Walker's Millions and the Right's "Special Interests" Lie

On Wednesday, PFAW president Michael Keegan sent the following message to PFAW members:

Scott Walker is truly the worst governor money can buy. In 2010, in the wake of the Supreme Court’s Citizens United v. FEC decision, Walker shattered state fundraising records in his campaign to be Wisconsin’s next governor. Now, faced with a recall election, he’s doing it again -- and then some.

It was reported this week that in the last three months, Scott Walker raised $13.1 MILLION to beat back his recall challenge. And that figure does not include the money being spent by right-wing Super PACs to support him and bash his opponents. To put this feat in perspective, Walker’s two leading Democratic challengers, Kathleen Falk and Tom Barrett -- currently locked in a primary in which they are spending resources against each other -- have raised $977,000 and $750,000 respectively.

Walker has milked his “golden boy” status among the ideological mega-funders of the right-wing movement. His aggressive attacks on workers’ rights, funding for important social programs and equal rights protections have made powerful corporate interests like Koch Industries and activists like Grover Norquist eager to host fundraisers for him around the country, from Oklahoma to New York. Amazingly, the Right continues to accuse our side of being fueled by “special interests” (as always, mischaracterizing “special interests” as people willing to stand up for their rights).

Many have called the Wisconsin recall election the second most important election battle of 2012 (second only to the presidential race), and it’s certainly shaping up to be the most emblematic of the crossroads at which America finds itself post-Citizens United. This recall battle is definitively one of Big Money vs. the People.

Mark Hanna, William McKinley’s right-wing millionaire campaign manager in 1896, famously said, “There are two things that matter in politics. The first is money and I can’t remember what the second one is.” We MUST prove him wrong in Wisconsin ... we must prove that People Power can win the day.

With the help of Hanna and the robber barons of the era, McKinley won his race with only 51% of the popular vote after outspending his Democratic opponent 23 to 1. It’s up to us to make sure 2012 is not a repeat of 1896.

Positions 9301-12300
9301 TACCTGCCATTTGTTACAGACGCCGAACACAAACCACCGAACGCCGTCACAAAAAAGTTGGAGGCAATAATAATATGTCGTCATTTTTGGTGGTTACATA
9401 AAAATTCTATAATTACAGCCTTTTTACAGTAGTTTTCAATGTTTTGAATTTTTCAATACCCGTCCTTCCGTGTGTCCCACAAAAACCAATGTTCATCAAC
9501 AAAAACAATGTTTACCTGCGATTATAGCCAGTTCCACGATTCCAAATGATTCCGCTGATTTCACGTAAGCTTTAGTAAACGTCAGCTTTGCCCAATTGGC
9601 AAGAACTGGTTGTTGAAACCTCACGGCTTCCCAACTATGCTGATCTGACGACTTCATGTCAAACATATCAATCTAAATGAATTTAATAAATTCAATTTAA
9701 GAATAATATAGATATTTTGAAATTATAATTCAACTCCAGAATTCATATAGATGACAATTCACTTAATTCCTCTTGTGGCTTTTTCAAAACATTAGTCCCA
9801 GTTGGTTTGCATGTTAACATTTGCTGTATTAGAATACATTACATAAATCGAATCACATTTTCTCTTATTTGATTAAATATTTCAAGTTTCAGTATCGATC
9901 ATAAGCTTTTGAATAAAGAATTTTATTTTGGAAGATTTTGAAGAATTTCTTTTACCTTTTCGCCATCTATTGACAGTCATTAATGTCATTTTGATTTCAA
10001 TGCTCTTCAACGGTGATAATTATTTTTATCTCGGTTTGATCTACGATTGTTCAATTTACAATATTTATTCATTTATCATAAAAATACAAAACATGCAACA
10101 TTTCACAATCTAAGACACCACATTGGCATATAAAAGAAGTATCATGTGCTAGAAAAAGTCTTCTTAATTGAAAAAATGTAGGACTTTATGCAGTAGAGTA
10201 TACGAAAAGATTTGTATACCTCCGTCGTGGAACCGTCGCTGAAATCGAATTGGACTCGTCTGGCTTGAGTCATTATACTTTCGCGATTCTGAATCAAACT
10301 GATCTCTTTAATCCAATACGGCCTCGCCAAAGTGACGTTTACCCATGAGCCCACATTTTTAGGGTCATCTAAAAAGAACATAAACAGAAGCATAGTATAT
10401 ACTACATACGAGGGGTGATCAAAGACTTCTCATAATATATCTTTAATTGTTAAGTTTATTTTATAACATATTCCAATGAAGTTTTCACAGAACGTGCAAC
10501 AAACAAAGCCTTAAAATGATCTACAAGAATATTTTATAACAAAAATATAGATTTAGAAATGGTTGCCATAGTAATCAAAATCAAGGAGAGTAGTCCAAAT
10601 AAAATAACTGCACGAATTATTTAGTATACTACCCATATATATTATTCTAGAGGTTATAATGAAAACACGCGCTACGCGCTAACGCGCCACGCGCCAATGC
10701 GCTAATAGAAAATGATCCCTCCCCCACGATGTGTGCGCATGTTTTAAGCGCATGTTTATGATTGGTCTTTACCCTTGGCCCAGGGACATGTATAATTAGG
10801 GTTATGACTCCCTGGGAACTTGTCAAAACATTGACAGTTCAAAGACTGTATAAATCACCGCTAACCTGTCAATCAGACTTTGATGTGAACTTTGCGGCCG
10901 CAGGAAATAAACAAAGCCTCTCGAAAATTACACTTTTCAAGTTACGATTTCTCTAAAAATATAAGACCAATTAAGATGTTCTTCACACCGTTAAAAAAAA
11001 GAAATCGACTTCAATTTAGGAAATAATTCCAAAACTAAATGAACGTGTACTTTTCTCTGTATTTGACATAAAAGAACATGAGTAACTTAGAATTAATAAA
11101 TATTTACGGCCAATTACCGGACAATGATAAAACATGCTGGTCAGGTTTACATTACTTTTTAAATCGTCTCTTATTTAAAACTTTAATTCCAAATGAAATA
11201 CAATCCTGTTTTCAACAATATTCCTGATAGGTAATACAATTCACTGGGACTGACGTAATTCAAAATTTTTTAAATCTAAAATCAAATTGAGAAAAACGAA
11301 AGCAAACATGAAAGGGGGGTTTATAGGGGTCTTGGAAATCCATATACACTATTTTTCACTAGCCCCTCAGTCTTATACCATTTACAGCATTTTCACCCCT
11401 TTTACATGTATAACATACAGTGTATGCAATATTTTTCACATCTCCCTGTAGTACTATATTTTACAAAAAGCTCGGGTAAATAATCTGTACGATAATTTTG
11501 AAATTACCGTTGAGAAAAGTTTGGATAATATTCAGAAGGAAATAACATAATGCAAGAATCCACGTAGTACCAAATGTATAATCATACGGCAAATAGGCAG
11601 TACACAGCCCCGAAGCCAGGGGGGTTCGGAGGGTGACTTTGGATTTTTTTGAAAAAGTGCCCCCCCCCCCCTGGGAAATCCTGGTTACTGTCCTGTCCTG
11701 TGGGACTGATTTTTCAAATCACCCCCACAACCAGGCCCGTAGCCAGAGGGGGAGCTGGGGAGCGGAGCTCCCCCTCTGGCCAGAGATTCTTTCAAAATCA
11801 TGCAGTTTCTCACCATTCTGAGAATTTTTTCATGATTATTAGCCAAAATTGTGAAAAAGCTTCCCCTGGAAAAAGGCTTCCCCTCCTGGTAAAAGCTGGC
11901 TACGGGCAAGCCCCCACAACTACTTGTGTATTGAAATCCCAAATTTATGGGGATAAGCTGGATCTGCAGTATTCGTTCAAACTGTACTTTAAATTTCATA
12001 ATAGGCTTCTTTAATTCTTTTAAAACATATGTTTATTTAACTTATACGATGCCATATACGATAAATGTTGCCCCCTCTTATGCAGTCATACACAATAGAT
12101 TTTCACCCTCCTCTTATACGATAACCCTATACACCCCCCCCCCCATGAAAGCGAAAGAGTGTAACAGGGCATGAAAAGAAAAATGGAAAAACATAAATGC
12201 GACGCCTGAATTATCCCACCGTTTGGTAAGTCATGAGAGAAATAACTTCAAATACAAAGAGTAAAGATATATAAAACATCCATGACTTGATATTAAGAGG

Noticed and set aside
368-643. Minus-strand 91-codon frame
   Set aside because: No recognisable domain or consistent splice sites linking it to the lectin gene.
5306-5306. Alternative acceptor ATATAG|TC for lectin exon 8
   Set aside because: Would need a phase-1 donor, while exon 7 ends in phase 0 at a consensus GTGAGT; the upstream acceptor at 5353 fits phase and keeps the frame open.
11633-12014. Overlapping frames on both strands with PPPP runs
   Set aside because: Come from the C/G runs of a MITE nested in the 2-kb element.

We won’t be able to outspend them, but what we do have we will spend smarter to help turn out the people’s vote. With your help, we’ll outwork Walker and his billionaire allies and RECALL THE RIGHT in Wisconsin.

Thank you for standing with us in this fight. Please stay tuned for more important information about the Wisconsin recall elections and People For the American Way’s campaign the Recall the Right.

Sincerely,
Michael Keegan, President

New Jersey Governor Chris Christie was in Wisconsin this week campaigning for Scott Walker and said, “For the next five weeks, America is going to find out the answer to what is more powerful, the people or the money and special interests from Washington, D.C. Wisconsin will answer that question."

Republicans are really going all in on the claim that the big money being spent in the recall election is coming from the Walker’s opponents. Jaw-dropping chutzpah considering Walker has already spent $20 million in his own defense, has another $25 million on hand and is being supported by outside groups with limitless funding from wealthy corporate interests. Meanwhile, the amount of money raised and spent both by the Democratic candidates and outside groups opposing Walker (including unions – the so-called ‘special interests’ to which Chris Christie was alluding) is hardly a fraction of Walker’s behemoth war chest. Oh, and for all the Republicans' handwringing about out of state money fueling the recall effort, it was reported a few days ago that two-thirds of Walker's money has come from outside of Wisconsin.

There's no question this race is a question of the grassroots versus big special interest money, but Scott Walker isn't the on the side of the grassroots.

PFAW